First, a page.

My New L&L Kiln

Investing in a kiln was a hard decision to make three years ago in Austin when I first started my business, but I found a used kiln on Craigslist for $700 and ended up purchasing it. I tend to have extreme buyers remorse and I'm very risk-adverse, so purchasing large investments is difficult for me. I moved it halfway across the country to San Francisco where I ended up not needing it since I was in a studio that already had a kiln, so I eventually sold it.

Fast forward to two months ago when I was shopping around for kilns. I didn't know anything about phases, amps or volts. Luckily Aardvark, the ceramics shop closest to me, put me in touch with an electrician who works on kilns. He suggested looking at L&L Kilns, which I had never heard of. Up until this past week, I had only used Skutt and Paragon kilns. 

L&L Kilns have ceramic holders around the kiln that hold the elements in place. Instead of pushing the elements into your soft brick and pinning them in which eventually corrodes your brick over time, you simply place the elements into these holders thereby elongating the life of your soft brick and keeping it tidy. Because I fire frequently, I should replace my elements every year. The wear and tear to the soft brick caused by taking the elements out and putting them back in made me think that L&L may be better in the long run for me. 

Photo Credit: Hot Kilns

Photo Credit: Hot Kilns


I heard that I should purchase a kiln for my needs in five years; however, we didn't have the electricity needed for what I actually wanted, so I ended up with the largest kiln our breaker could comfortable handle, which is 60 amps. I spoke with a retailer of L&L Kilns and he answered my lengthy and in depth questions. I sat on this information for a few days and then decided to go with what he suggested, an Easy-Fire e23t kiln.

Photo Credit: Big Ceramic Store

Photo Credit: Big Ceramic Store

It was shipped to me on a pallet. I unboxed it and read the huge binder of instructions that came with the kiln about setting it up, using the control panel, maintenance, and repairs. I eventually set it up and ran a test fire where everything worked perfectly. I had amazing customer service from both the retailer as well as L&L directly, which makes a huge difference when you don't really know what you are doing. There are also a ton of how-to videos L&L has on their website, which are a great resource.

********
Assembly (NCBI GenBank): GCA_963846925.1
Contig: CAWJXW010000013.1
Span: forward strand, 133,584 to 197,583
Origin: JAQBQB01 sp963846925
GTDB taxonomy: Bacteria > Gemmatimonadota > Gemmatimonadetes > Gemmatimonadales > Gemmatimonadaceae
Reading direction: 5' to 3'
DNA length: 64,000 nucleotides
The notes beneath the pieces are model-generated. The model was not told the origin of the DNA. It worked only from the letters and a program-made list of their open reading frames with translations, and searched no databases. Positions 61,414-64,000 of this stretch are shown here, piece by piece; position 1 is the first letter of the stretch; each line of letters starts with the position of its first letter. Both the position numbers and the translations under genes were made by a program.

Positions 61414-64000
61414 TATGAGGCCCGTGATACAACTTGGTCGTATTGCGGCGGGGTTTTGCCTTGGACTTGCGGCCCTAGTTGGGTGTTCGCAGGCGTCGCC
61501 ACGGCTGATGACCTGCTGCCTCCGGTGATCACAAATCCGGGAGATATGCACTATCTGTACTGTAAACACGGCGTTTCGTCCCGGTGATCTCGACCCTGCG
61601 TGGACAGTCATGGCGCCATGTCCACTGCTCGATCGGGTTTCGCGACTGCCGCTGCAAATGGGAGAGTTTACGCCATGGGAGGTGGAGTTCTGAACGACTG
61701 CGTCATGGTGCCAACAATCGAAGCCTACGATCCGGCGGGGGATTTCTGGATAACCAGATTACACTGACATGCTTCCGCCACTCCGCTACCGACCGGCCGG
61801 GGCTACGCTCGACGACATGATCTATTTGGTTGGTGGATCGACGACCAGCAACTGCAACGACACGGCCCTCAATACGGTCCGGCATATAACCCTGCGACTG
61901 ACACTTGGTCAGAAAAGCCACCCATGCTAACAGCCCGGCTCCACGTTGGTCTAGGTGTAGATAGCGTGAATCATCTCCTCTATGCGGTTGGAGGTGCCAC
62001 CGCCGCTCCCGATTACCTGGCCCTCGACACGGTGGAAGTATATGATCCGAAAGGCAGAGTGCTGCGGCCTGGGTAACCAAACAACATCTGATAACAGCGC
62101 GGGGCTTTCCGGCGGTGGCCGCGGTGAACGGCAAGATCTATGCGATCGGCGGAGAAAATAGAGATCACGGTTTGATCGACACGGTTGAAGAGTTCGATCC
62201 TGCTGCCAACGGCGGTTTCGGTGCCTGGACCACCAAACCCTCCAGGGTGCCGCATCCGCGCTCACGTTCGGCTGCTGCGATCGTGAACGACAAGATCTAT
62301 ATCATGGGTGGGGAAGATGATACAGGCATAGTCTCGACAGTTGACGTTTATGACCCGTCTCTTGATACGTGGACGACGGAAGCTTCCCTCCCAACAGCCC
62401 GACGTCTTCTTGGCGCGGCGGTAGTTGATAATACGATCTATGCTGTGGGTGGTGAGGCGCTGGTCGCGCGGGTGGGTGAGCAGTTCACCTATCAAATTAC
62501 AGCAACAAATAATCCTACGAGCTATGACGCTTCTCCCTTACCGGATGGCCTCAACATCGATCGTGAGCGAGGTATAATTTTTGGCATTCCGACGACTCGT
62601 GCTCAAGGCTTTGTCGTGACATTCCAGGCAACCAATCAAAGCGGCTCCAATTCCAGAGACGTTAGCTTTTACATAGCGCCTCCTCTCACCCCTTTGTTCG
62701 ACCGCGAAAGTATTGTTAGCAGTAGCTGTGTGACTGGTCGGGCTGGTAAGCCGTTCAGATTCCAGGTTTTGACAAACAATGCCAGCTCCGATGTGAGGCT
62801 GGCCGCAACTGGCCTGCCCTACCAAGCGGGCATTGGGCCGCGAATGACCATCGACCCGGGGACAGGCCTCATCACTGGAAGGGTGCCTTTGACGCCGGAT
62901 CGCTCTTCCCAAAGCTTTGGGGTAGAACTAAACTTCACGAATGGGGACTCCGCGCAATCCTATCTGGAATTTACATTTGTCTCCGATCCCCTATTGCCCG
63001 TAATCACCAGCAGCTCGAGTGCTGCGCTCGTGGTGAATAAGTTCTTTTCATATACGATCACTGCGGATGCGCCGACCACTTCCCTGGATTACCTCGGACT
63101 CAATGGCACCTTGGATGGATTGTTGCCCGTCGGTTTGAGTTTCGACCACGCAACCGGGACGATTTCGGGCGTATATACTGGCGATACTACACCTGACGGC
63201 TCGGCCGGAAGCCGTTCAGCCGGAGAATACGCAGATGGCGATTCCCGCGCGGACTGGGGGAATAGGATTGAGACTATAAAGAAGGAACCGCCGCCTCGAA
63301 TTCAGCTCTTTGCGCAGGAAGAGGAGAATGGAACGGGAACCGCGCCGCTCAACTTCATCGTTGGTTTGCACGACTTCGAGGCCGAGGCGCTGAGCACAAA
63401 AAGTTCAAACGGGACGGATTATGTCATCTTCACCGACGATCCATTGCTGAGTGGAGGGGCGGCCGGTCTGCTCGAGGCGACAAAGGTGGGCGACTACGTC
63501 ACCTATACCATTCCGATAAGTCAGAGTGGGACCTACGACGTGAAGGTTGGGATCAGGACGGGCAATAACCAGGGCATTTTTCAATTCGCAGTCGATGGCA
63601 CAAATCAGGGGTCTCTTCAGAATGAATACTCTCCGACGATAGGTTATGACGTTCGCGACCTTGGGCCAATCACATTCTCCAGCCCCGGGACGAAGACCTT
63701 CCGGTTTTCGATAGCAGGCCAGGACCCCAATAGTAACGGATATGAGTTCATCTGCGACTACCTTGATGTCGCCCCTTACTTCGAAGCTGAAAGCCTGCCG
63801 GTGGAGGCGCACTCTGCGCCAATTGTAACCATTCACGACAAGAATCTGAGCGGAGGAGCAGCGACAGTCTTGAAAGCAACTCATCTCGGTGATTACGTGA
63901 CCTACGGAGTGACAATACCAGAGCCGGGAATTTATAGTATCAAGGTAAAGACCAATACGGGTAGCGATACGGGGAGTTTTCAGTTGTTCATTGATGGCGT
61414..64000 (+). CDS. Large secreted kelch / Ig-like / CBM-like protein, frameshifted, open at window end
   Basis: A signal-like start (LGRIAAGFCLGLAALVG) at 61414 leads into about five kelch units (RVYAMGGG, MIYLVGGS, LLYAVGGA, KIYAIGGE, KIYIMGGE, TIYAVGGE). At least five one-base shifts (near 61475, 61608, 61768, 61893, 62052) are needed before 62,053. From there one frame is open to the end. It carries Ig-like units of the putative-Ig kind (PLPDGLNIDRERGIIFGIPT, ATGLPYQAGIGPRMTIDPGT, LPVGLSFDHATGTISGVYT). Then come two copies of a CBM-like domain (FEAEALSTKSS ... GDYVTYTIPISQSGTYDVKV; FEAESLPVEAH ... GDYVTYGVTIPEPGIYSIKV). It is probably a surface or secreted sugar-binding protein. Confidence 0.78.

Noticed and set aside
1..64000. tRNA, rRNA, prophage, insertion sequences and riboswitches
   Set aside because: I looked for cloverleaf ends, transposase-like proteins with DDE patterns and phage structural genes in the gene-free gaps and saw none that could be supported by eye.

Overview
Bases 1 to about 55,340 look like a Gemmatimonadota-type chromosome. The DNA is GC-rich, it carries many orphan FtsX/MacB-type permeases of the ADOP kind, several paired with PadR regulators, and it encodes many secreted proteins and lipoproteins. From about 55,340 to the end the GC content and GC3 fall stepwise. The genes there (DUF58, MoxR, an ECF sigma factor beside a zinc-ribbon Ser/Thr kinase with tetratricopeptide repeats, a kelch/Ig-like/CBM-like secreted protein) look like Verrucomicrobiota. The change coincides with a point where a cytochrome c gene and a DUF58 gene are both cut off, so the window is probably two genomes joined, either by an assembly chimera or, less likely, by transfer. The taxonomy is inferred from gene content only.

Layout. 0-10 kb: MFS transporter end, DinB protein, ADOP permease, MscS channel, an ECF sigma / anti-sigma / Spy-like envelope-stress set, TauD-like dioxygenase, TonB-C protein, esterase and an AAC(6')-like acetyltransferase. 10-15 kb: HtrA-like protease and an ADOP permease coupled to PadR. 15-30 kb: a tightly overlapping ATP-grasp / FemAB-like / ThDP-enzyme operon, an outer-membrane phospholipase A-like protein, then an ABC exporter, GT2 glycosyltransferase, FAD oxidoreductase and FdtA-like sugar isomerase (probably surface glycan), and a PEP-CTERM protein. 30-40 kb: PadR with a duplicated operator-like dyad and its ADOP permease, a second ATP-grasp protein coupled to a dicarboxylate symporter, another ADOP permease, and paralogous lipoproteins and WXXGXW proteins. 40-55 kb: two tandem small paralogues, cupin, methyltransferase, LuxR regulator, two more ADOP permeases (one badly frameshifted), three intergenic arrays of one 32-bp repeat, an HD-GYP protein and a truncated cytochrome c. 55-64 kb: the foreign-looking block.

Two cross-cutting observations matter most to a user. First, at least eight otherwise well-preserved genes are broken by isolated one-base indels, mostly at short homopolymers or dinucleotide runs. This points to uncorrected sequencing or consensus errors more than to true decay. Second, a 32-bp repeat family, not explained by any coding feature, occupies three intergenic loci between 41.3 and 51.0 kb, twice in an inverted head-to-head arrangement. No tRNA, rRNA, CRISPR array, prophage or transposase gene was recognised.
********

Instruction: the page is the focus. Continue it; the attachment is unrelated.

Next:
Something I love about running a business is that I am constantly learning, and buying and setting up a kiln is no exception. I now know what to look for when I need to move or set up another studio and purchase more kilns as I expand. I'm excited to see how this kiln holds up and eventually how easy it will be (I hope!) to replace these elements compared to a Skutt. If you have any questions about my L&L kiln, feel free to email me

Featured in Loam Magazine

Photo Credit: Kate Parrish | Life on Pine

Photo Credit: Kate Parrish | Life on Pine

Kate Weiner of Loam Magazine, an environmental arts magazine dedicated to promoting the work of pioneering individuals and organizations in the realm of sustainability, reached out to interview me on cultivating creative community, building a business, and finding flow.

A ceramic artist and advocate for the environment, Gopi Shah's ceramics are a vibrant study in color and craft. After stumbling on Gopi's Instagram feed, I swiftly fell for her carved hanging planters and "open hands." I love that Gopi uses her platform to not only support organizations such as the National Resources Defense Council and Planned Parenthood but also to invite us into deeper, delicious engagement with our surroundings

You can read the full article here.

Still We Rise Auction

I'm participating in the Still We Rise auction benefiting Planned Parenthood and my former employer, Natural Resources Defense Council this week, June 20-27. Over 100 artists and small businesses are contributing to the auction that will raise funds for these two organizations. The last auction raised over $16K for ACLU! 

Before I started my business, I worked for a few non-profits including Physicians for Social Responsibility-Los Angeles and NRDC. I'm still very interested in toxicology, public health and the environment and am thrilled that through this new venture, I can give back to these amazing organizations. 

To bid, head over to the Still We Rise Instagram and select which item or business you'd like to bid on. I'm giving away $100 shop credit, which you can bid on here.

West Coast Craft

West Coast Craft is coming up this weekend, June 10-11 at Fort Mason Center! I will be participating in Booth D17 along with many other amazing small businesses. Cindy of WKNDLA did this great photo shoot of many WCC vendors including Concrete Geometric, Pigeon Toe Ceramics, Debbie Bean, Lucy Michel, Laura Wagner, The Small + Savage Wild, Munbeibi Studio, and Gopi Shah Ceramics! What a lovely shoot and I'm so excited to see old friends and meet new ones as Long Beach's newest ceramic artist!


Maker Faire This Weekend

The 12th Annual Maker Faire is happening at the San Mateo Event Center May 19-21. Part science fair, part county fair, and part something entirely new, Maker Faire is an all-ages gathering of tech enthusiasts, crafters, educators, tinkerers, hobbyists, engineers, science clubs, authors, artists, students, and commercial exhibitors. All of these “makers” come to Maker Faire to show what they have made and to share what they have learned.

I will be selling my pottery in Booth 12 along with many other makers, including my good friend, Leah Staley Designs. Come stop by and say hello to us! You can purchase your tickets here or email me for a discount ticket!